Full-text available
This study investigates variation in body growth (cross-sectional height and weight velocity) among a sample of 22 small-scale societies. Considerable variation in growth exists among hunter-gatherers that overlaps heavily with growth trajectories present in groups focusing more on horticulture. Intergroup variation tends to track environmental conditions, with societies under more favorable conditions displaying faster growth and earlier puberty. In addition, faster/earlier development in females is correlated with higher mortality. For example, African "Pygmies," Philippine "Negritos," and the Hiwi of Venezuela are characterized by relatively fast child-juvenile growth for their adult body size (used as a proxy for energetic availability). In these societies, subadult survival is low, and puberty, menarche, and first reproduction are relatively early (given their adult body size), suggesting selective pressure for accelerated development in the face of higher mortality. In sum, the origin and maintenance of different human ontogenies may require explanations invoking both environmental constraints and selective pressures.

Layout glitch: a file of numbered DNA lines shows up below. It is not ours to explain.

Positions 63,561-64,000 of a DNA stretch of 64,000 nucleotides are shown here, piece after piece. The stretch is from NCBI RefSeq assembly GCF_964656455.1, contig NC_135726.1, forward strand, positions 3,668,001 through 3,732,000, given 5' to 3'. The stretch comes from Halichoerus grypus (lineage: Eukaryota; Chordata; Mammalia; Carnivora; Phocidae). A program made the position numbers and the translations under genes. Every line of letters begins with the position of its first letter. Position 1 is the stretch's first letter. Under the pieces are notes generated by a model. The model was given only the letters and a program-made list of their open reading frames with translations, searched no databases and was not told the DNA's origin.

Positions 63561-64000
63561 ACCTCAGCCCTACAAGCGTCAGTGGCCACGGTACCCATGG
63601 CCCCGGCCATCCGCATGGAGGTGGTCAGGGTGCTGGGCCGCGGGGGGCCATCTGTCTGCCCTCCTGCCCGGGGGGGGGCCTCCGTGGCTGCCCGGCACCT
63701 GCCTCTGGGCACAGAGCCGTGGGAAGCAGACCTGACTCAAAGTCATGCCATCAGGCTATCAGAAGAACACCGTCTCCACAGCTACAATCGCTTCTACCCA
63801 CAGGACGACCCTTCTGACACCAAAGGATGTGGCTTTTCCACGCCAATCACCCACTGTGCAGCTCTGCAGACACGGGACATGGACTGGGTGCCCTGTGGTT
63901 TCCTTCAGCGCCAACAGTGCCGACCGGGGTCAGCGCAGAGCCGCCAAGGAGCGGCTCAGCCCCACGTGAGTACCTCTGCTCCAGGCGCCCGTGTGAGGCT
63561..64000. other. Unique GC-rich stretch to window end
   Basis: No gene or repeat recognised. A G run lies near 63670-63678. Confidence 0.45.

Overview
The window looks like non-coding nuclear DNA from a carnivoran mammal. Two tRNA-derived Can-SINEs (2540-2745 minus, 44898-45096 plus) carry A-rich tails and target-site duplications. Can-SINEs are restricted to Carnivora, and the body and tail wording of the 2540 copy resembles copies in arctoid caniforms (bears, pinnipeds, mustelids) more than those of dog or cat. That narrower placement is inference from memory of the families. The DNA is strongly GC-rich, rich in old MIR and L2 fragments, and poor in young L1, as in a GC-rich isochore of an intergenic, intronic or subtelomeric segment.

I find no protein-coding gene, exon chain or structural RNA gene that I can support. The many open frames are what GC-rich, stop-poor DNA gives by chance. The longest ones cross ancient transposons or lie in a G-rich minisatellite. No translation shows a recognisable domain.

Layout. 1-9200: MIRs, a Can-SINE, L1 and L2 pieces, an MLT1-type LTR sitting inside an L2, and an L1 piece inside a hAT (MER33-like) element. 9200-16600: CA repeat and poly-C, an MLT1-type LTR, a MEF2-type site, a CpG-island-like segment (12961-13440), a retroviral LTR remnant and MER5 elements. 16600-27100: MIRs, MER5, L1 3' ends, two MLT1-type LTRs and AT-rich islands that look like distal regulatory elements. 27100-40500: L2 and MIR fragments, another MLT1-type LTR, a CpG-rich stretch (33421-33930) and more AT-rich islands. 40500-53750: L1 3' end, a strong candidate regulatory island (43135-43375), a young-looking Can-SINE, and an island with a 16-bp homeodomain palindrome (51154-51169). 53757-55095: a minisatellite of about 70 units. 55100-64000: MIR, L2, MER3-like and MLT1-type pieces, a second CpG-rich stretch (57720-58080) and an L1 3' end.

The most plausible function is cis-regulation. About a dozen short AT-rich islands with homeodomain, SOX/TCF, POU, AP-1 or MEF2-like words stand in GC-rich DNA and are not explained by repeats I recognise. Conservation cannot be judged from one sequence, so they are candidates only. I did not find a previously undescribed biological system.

Objectives: We tested the effect of population-specific linear body proportions on stature estimation. Materials and methods: We used a skeletal sample of 31 males and 20 females from the Early Medieval site at Pohansko (Břeclav, Central Europe) and a comparative Central European Early Medieval sample of 45 males and 28 females. We developed new population-specific equations for the Pohansko sample using anatomical reconstructions of stature, then compared percentage prediction errors (%PEs) of anatomical stature from limb bone lengths using the derived Pohansko equations with those previously derived from more general European and other Early Medieval samples. Results: Among general European equations, the lowest %PEs for the Pohansko sample were obtained using the equations of Formicola and Franceschi: Am J Phys Anthropol 100 (1996) 83-88 and Ruff et al.: Am J Phys Anthropol 148 (2012) 601-617. However, unexpectedly, the choice between tibial latitudinal variants proposed by Ruff et al.: Am J Phys Anthropol 148 (2012) 601-617 appeared to be sex-specific, with northern and southern variants producing lower %PEs for males and females, respectively. Equations from Breitinger: Anthropol Anz 14 (1937) 249-274, Bach: Anthropol Anz 29 (1965) 12-21, and Sjøvold: Hum Evol 5 (1990) 431-447 provided poor agreement with anatomical stature. When applied to the comparative Central European Early Medieval sample, our new formulae have generally lower %PE than previously derived formulae based on other European Early Medieval samples (Maijanen and Niskanen: Int J Osteoarchaeol 20 (2010) 472-480; Vercellotti et al.: Am J Phys Anthropol 140 (2009) 135-142. Conclusions: The best agreement with anatomical stature among our newly developed equations was obtained using femoral+tibial length, followed by femoral length. Upper limb bone lengths resulted in higher %PEs. Variation in the tibia is likely to contribute most to potential bias in stature estimation. Am J Phys Anthropol, 2015. © 2015 Wiley Periodicals, Inc.